Another decision the development team made was to move the metering cells from the finder to the body. This was a major change in design philosophy for Nikon, as from the Nikon F Photomic (1962) onward, metering cells were built-in to the Photomic interchangeable finders. The problem that this presented was that for finders without metering cells, such as the waist-level and 6x high-magnification finders, no TTL (through the lens) metering was possible. The engineers wanted the F3 to be able to offer TTL metering no matter which finder was used, thereby increasing the versatility and convenience of the camera. Moving the metering in-body also enabled TTL flash metering, and no longer was any exposure compensation required for different focusing screens or finders. The F3 would eventually have 8 different finders and 20 focusing screens available for virtually every situation. This change also allowed for a reduction in size and weight of the finders, which contributed to the overall downsizing of the camera by 4mm in width, 6mm in height, and by 140 grams of weight compared to the F2.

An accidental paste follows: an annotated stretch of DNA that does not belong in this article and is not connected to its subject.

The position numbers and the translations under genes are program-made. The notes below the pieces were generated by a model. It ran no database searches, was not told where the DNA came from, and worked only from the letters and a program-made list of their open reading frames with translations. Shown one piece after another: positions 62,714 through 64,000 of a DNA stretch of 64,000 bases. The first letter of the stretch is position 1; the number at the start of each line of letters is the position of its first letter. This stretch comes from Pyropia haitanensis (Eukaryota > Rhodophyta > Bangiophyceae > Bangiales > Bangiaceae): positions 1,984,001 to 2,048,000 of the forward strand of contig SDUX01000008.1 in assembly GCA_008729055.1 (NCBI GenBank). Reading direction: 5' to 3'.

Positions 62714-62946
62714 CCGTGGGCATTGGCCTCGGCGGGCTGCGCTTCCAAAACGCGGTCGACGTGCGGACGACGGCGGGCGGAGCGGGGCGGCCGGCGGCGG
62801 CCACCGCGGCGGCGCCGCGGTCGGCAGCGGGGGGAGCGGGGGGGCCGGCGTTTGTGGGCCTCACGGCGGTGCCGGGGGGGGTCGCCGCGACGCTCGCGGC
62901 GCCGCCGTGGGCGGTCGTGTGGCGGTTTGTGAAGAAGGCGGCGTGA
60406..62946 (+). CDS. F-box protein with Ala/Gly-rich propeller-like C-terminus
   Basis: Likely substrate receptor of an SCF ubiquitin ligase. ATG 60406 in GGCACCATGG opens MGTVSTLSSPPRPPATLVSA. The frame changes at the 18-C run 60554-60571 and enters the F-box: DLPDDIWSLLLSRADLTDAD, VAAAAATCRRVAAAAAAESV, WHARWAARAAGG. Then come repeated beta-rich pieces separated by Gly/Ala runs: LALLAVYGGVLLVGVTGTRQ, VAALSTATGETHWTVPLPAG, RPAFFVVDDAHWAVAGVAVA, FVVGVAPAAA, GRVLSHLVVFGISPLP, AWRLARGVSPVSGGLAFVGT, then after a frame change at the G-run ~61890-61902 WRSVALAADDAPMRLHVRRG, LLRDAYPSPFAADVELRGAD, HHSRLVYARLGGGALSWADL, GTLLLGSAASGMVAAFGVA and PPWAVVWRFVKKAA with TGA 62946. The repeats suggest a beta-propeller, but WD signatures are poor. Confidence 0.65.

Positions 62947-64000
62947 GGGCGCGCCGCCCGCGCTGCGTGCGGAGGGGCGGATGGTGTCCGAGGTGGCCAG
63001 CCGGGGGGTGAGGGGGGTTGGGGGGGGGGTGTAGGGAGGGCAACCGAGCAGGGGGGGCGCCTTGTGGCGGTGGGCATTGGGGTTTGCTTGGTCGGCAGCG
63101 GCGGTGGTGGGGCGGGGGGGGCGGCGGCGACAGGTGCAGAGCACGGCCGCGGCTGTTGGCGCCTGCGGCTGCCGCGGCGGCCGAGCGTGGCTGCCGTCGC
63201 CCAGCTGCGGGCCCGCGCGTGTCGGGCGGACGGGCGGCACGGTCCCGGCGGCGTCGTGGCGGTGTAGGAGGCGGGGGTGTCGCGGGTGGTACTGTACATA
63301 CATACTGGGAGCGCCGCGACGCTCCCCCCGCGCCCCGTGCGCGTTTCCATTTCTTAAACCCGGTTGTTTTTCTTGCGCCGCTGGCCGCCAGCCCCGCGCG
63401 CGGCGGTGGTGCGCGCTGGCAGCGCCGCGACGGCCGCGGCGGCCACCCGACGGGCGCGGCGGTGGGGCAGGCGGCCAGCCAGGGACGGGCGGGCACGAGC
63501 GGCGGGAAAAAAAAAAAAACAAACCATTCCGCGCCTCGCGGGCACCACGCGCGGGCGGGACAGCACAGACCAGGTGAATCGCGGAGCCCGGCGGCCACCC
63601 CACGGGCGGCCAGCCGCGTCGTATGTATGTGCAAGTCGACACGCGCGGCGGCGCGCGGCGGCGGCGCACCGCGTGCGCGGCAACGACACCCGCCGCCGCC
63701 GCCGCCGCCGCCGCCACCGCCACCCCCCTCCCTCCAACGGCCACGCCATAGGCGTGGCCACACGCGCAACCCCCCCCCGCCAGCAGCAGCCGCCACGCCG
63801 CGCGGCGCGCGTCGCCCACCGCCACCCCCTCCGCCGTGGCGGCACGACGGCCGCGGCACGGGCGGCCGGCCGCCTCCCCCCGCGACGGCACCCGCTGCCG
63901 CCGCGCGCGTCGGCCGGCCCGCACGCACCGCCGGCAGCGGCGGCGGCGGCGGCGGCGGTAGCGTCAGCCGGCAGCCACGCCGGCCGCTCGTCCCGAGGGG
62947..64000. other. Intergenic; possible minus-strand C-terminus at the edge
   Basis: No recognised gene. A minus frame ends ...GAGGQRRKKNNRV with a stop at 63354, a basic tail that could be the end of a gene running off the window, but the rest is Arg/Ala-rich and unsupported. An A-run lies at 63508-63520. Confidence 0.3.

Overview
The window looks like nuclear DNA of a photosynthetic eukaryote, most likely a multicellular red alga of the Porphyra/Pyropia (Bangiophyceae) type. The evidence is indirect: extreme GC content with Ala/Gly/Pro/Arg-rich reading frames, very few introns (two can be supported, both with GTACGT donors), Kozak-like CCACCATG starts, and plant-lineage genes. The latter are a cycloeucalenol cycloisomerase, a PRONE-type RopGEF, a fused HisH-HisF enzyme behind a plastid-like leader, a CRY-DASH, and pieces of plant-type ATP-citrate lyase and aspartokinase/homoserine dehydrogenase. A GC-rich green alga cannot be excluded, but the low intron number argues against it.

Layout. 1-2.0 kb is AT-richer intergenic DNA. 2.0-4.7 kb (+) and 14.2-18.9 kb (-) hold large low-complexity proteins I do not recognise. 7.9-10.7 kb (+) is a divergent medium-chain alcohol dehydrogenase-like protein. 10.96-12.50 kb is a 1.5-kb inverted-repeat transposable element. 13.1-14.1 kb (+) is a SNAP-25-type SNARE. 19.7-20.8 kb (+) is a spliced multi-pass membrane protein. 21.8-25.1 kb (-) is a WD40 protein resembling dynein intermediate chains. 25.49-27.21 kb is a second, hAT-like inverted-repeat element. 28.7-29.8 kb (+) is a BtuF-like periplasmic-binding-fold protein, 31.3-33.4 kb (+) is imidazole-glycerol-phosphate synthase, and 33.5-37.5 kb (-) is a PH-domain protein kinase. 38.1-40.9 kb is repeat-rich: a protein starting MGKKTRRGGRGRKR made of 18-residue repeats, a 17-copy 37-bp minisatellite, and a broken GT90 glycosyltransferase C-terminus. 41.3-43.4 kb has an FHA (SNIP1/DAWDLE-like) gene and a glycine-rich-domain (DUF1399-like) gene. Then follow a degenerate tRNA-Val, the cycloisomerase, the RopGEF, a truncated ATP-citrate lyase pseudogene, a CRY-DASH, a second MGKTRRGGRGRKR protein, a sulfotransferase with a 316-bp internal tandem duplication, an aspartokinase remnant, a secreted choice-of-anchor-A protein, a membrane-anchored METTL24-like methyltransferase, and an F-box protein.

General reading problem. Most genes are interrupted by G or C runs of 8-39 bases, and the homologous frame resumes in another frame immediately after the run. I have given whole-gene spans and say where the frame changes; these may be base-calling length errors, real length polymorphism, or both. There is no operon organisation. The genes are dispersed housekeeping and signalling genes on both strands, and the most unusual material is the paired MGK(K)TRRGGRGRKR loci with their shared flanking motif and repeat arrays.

One of the distinguishing features of the F-series cameras had long been their motor-drive capability. (Indeed, this had probably been one the most important factors in Nikon's subsequent domination of the pro market.) With each generation, motor-drive performance had been improved and usability increased. With the MD-4 for the F3, Nikon was able to set a new standard for ergonomics, accuracy, speed, and energy efficiency. It would be another feature, however, that did much to ease the transition for professionals to a battery-dependent camera. Cleverly, the engineers designed the MD-4 so that it would power not only film advance/rewind, but the F3 itself. Since the vast majority of photojournalists and action photographers used motor drives, and carried batteries to power them, this required no change to their routines and enabled the 2 internal 1.55V button cells installed in the F3 to be used as a backup power source. The MD-4 is able to expose up to 140 36-exposure rolls on one set of 8 AA alkalines while powering the camera, too. To put that in perspective, consider the figures for the closest competitor to the F3 - the Canon New F-1 - with its FN Motor Drive using 12 AA alkalines: just 50 36-exposure rolls with 180 grams more weight! The comparison with the MD-4's predecessor the MD-2/MB-2 (the F2 motor drive with an 8-AA battery pack) is even more jarring: only 30 rolls of 36 exposures per set of alkaline batteries and with a slower maximum speed of 2.5 fps (frames per second; without mirror-lock-up) versus the F3's 3.8 fps (also without MLU). That's more than 4 times the battery life!